August 19, 2014 — International butter prices have topped out and are starting to work their way lower, but when is that going to take place here in the U.S.? CME spot butter slipped
a bit Monday but gained 2 1/2-cents Tuesday to rise to $2.66 per pound
“It’s just a matter of time, unless we see some weather related impact out of New Zealand and Australia,” said FC Stone’s Bill Brooks. We have a pretty healthy spread between U.S. butter prices compared to international prices.
“It does cause some concern about how low prices will end up either later this year or the end of next spring, as folks bring butterfat into the country to take advantage of difference in prices between our level here and what’s going on internationally,” he said.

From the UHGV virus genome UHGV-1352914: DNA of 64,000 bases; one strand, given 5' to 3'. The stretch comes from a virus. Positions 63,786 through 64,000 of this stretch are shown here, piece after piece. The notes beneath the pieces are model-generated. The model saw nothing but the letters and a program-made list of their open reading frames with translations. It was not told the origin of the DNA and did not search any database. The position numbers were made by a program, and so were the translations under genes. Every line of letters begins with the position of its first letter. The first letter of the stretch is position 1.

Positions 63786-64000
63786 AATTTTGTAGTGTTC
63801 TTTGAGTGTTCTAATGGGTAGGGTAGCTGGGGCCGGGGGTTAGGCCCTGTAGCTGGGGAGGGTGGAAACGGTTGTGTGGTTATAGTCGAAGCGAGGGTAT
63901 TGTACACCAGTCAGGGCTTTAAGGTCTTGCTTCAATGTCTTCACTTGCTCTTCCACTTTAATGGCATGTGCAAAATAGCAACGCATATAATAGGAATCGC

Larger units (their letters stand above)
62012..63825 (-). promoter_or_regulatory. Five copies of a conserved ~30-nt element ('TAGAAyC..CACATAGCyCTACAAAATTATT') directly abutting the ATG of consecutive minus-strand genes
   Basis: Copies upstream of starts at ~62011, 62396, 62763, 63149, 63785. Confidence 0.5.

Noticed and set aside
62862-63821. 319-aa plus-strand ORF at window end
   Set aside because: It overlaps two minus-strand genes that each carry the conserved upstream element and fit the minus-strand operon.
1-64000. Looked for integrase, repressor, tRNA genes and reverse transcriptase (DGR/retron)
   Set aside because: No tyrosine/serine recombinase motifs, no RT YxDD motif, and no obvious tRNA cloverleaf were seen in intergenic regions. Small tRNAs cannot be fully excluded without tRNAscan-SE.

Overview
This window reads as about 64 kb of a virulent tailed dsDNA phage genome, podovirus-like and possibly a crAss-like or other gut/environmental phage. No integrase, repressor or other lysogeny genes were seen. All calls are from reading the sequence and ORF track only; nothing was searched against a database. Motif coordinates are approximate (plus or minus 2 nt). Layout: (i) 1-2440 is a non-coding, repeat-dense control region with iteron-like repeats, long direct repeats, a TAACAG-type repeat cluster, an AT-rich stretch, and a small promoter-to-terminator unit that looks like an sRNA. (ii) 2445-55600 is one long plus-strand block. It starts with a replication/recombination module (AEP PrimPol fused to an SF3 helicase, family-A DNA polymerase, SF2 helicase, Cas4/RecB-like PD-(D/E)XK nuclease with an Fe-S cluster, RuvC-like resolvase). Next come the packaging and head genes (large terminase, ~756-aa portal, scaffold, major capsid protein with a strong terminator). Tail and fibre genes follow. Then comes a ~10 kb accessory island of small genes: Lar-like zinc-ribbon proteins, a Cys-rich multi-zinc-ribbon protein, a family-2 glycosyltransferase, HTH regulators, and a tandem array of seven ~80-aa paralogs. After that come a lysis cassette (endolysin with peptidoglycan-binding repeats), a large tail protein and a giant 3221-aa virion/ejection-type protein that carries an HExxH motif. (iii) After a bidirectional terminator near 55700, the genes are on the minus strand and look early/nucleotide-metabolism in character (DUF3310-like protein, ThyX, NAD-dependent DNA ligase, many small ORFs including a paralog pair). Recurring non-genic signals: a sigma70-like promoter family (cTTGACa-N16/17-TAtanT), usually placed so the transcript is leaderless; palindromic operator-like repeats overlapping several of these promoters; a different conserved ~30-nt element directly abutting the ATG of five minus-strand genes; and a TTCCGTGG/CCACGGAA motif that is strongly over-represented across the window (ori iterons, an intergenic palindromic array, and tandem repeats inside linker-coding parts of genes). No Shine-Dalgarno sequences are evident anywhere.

Here in the U.S. we are anticipating a growing dairy herd, with more milk per cow expected. Historically, the higher prices climb, the farther we fall, according to Brooks. At the moment, these butter prices have been a boon to producers, pushing the Class I and II prices higher.
Cheese prices are also helping the Class III price. We have seen an inverted spread between the blocks and barrels for nearly two months.
“The block market is more than adequately supplied with fairly heavy trading throughout that period,” Brooks said. “As a result the price has been struggling against the barrel price.”
We have a bit of displacement in the marketplace between the types of Cheddar that is in demand, which has been challenging for the industry to get their arms wrapped around because of the quick shifts we have seen.
“With cheese, we haven’t been that out of line with the international market,” he said. “It’s still essentially a domestically driven market.”
Brooks anticipates less pressure on declining cheese prices compared to what we might expect with butter.